Rimmer Bros in UK have most parts available. And normal maintenance will ensure reliability. Not a ton of torque but use the gears. Both sporting and comfy. On anything else than dead straight and level roads it wil keep up or outrun most contemporaries from the big three. With the V8 in later Vitesse form it will outrun all of them everywhere.

    2+
    • Concinnity

      Don’t worry about the Vitesse motor. Go straight for the 4.6 out of a P38 RangeRover combined with the ZF auto.https://classicroverforum.net/index.php?threads/4-6-gets-the-green-light.41681/
      Or with the manual box like this one

      1+
      • Sirpike

        The 4.6 is just a bored and stroked ( derivative ) of the old Buick 3.5 ! Just throw a 350ci Chevy lump in it …

        0
      • Concinnity

        That the 4.6 is a bored and stroked 3.5/215 is correct. So it weighs about the same and is completely interchangeable. It just has more power and torque. A SBC is waay heavier, by hundreds of pounds, and would destroy the 50%/50% weight distribution these cars have. Besides, lots of these conversions have been done and they are well known and straightforward, there is a huge base of knowledge to help you.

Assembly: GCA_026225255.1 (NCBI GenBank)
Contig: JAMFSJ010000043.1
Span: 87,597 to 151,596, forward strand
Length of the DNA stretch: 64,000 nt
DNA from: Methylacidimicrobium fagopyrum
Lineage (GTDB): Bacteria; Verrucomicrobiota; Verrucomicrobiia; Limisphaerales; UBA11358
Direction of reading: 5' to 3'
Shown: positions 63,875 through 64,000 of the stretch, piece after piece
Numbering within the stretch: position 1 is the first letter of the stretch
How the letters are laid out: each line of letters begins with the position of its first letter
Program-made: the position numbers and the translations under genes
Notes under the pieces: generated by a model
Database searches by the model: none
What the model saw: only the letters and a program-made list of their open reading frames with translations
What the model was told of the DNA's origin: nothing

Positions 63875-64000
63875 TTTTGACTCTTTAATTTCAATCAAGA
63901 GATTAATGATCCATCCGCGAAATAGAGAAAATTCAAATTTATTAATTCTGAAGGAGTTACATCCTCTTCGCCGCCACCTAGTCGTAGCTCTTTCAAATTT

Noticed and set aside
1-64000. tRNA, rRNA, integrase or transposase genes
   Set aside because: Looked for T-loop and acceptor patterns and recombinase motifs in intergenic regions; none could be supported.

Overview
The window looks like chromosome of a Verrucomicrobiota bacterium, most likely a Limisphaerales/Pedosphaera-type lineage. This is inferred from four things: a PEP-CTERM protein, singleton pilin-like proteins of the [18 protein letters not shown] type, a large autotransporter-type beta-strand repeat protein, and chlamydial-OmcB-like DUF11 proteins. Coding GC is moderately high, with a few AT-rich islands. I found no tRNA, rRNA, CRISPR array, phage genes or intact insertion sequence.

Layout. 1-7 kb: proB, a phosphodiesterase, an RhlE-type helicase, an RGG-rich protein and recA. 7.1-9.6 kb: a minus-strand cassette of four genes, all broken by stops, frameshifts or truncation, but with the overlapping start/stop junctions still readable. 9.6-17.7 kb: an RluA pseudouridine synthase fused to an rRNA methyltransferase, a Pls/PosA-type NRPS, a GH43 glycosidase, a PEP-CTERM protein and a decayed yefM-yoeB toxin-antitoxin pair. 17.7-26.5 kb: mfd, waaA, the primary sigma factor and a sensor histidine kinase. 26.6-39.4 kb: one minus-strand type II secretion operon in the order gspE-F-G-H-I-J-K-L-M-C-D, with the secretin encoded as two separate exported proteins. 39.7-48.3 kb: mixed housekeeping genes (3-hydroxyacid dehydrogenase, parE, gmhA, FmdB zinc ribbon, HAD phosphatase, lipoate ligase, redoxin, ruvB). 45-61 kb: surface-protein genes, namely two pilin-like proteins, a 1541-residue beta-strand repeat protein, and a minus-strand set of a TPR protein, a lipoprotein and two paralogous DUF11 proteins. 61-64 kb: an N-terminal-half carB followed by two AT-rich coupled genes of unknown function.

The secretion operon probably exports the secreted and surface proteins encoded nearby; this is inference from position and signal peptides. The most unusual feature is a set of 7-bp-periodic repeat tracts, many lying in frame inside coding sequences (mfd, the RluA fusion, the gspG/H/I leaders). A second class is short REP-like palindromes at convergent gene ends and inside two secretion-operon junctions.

2+
  20. James P Bandy

    Roll Over Rover and do it again…

    Yea.yea…Have had three of these…really, really liked them…although I am a bit weird…but technology very interesting…I bought one each for my son and daughter when they reached 16years old…very, very safe car..but, but troublesome..As mentioned the DeDion rear end..good,good…inboard dis brakes a pain..but so does Jaguar..the front suspension very neat…engine OK..all of mine were manual transmission…(The little plastic ball on the end of the shifting lever always worn out or whatever…one 71 had vinyl seats..not leather..the ’71’s had two “bumps” on the hood…and a egg crate grill…..The English Police had them for awhile…but with mechanical problems…they dropped them…doors come off like Citroens…all in all neat car….but worth…This one…hummm $800.00 (Maybe)

    0
    • Concinnity

      The British Police didn’t drop them because of mechanical problems, they dropped them when they stopped making them. Before that happened, they over-ordered and stockpiled them. They were held in very high regard. That process was repeated later with the SD1.
      The rear brake pads are shared with the XKE/E-Type. The same part number.

      2+
      • Liam W